Medline: 8491677

International Journal of Radiation Oncology, Biology, Physics 26(2): 197-201, 1993.

Twenty years follow-up of patients with inoperable cancer of the prostate (stage C) treated by radiotherapy: report of a national cooperative study.

del Regato JA, Trailins AH, Pittman DD

Abstract:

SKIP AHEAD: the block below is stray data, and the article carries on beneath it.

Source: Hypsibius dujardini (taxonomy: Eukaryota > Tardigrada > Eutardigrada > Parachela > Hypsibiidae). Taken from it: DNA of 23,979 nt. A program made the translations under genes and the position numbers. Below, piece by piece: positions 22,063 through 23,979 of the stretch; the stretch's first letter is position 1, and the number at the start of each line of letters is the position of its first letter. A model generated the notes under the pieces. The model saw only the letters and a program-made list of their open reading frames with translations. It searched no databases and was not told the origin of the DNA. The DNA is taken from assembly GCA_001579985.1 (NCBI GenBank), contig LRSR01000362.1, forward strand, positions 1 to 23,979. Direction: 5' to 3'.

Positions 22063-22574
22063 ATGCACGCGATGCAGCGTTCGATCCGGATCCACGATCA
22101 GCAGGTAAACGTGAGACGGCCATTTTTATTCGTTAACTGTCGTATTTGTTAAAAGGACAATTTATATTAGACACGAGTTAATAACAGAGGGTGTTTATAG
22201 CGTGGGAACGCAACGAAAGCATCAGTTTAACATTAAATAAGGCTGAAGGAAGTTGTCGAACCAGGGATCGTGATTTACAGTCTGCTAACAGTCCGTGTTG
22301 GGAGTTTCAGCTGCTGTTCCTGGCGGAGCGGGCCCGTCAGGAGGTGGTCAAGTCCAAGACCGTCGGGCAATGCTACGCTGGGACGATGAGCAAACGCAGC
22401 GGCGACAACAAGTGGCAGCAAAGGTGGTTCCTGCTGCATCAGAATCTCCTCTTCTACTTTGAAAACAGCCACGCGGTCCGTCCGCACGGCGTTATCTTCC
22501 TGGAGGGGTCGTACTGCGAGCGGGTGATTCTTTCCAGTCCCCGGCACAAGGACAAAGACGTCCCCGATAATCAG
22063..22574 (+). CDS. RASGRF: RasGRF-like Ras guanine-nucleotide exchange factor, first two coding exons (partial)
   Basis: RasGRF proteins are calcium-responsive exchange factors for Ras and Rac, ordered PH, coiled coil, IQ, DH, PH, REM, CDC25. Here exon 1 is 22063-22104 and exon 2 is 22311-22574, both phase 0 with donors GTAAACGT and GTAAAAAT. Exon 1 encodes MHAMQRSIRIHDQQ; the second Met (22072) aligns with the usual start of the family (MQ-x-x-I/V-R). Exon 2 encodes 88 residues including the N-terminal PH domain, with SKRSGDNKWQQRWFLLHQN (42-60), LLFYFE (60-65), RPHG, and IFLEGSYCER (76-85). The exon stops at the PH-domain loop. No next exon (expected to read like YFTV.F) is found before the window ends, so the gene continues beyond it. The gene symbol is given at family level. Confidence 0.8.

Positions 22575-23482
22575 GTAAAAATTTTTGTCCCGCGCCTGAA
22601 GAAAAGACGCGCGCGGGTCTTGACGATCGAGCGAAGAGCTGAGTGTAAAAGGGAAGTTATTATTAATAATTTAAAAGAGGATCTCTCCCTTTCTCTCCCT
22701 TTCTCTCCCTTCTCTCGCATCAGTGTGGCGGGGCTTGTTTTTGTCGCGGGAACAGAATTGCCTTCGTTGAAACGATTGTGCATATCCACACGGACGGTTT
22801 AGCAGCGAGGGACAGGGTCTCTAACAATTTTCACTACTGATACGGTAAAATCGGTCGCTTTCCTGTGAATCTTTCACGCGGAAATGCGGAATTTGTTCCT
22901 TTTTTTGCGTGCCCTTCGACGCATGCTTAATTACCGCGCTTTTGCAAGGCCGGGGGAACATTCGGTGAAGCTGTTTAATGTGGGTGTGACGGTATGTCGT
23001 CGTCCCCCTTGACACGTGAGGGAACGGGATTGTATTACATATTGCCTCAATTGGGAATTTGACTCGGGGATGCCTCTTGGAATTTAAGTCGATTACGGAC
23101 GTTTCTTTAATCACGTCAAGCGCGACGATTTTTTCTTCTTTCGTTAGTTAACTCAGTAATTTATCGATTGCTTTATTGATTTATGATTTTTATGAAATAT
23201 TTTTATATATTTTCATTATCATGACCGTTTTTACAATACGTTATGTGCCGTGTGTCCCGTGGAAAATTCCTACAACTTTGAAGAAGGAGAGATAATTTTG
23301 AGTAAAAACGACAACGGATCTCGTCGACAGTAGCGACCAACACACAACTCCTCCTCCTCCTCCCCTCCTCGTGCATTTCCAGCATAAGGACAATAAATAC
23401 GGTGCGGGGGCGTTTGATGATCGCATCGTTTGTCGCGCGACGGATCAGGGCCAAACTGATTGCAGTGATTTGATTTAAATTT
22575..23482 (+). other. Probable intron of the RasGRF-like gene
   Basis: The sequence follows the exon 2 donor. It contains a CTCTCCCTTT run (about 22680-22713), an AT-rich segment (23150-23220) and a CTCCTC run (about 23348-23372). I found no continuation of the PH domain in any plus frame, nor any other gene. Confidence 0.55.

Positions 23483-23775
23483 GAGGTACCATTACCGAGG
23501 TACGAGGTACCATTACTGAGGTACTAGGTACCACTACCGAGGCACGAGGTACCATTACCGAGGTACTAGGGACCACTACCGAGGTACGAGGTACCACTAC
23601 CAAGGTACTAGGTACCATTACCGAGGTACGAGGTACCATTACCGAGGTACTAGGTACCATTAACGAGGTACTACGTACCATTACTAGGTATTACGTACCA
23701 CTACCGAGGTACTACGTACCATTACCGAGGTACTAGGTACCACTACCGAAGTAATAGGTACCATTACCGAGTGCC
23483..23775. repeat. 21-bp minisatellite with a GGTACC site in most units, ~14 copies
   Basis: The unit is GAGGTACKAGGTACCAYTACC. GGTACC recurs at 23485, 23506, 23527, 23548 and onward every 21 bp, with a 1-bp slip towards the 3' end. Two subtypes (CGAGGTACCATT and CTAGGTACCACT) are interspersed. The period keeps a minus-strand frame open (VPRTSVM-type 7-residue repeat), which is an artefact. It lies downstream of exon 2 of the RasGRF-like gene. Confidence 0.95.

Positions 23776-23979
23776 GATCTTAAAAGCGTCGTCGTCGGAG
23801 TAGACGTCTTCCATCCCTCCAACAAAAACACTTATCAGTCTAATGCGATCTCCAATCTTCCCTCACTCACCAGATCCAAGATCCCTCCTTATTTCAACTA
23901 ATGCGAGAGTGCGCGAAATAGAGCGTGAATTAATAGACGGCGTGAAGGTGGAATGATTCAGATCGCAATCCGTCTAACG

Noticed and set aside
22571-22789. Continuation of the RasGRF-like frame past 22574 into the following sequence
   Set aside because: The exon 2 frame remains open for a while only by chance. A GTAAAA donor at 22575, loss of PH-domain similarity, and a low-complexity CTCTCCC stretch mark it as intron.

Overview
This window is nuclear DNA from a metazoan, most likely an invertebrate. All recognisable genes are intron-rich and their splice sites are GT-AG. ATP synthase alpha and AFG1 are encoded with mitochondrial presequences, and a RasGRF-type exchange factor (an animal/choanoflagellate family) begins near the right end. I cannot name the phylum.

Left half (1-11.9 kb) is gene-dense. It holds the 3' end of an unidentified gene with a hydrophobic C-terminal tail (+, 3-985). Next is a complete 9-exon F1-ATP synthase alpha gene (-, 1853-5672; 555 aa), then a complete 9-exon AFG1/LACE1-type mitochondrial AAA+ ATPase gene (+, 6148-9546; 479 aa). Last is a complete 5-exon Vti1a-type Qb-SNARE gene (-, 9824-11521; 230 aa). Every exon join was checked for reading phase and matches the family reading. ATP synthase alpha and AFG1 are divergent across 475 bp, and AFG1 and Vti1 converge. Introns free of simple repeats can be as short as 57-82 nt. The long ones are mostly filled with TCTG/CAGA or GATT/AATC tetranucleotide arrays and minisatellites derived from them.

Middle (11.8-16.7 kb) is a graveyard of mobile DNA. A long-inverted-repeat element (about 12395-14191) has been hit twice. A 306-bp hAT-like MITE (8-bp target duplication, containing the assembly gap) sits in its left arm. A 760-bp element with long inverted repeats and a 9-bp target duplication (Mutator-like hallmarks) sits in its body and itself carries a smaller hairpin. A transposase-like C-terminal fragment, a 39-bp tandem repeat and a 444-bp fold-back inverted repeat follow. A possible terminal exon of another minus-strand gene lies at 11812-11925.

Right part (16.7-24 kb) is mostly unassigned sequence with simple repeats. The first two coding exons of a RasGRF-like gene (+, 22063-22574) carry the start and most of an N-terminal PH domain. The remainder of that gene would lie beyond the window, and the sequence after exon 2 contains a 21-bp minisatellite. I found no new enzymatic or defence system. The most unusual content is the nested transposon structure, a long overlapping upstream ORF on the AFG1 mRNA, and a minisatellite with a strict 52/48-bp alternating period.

Purpose: To evaluate the longevity and curability of patients with inoperable, Stage C, carcinomas of the prostate by means of external pelvic irradiation. Methods and Materials: 372 patients, averaging 61 years of age, with histologically proven adenocarcinoma of the prostate, Stage C, received radiotherapy as part of a National Research Study, from 1967 to 1973. Treatments were administered in accordance with a strict protocol. Portals of entry were optional but it was required that the total dose received at the center of the prostate should be no less than 7000 cGy in no less than 47 days or 7500 cGy in 54 days. Results: 245 of the 372 patients survived 5 years without evidence of recurrence of metastases; 142 were living after 10 years, 64 after 15 years, and 24 after 20 years. A total of 167 patients (44%) survived for years and died from intercurrent diseases without evidence of prostatic cancer. A total of 177 patients (47%) died of prostatic cancer in decreasing proportions in the years after treatment. Mild episodes of hematuria and of rectal bleeding were recorded in a number of patients; urethral and rectal strictured occurred following cystitis and proctitis but no life-threatening complications occurred. Conclusions: Adequately fractionated external pelvic irradiation can eradicate inoperable intrapelvic prostatic cancer. A simple statement of survival would disregard the fact that these elderly patients may be cured of cancer and yet may die of intercurrent diseases proper of their age. Also, it may be expected that a number of patients with Stage C may have unsuspected subclinical bone metastases when first seen and that death from metastases is not necessarily a reflection on the effectiveness of the regional treatment.


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